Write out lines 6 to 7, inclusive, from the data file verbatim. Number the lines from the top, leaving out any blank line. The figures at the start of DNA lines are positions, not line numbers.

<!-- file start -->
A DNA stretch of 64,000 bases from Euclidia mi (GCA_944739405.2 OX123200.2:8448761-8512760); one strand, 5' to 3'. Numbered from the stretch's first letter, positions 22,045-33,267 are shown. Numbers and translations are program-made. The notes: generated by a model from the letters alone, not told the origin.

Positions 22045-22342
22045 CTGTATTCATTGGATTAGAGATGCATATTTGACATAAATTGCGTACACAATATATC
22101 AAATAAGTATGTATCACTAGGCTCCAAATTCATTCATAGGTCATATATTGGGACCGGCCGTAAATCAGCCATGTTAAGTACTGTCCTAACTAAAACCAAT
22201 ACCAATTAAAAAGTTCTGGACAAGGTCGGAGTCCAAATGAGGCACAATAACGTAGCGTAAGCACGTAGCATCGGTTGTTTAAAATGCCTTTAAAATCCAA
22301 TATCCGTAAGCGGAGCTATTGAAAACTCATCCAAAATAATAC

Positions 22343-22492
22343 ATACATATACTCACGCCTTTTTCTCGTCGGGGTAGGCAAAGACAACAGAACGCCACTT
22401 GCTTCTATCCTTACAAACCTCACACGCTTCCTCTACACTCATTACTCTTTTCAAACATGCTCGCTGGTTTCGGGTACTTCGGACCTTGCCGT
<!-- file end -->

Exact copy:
22301 TATCCGTAAGCGGAGCTATTGAAAACTCATCCAAAATAATAC

Positions 22343-22492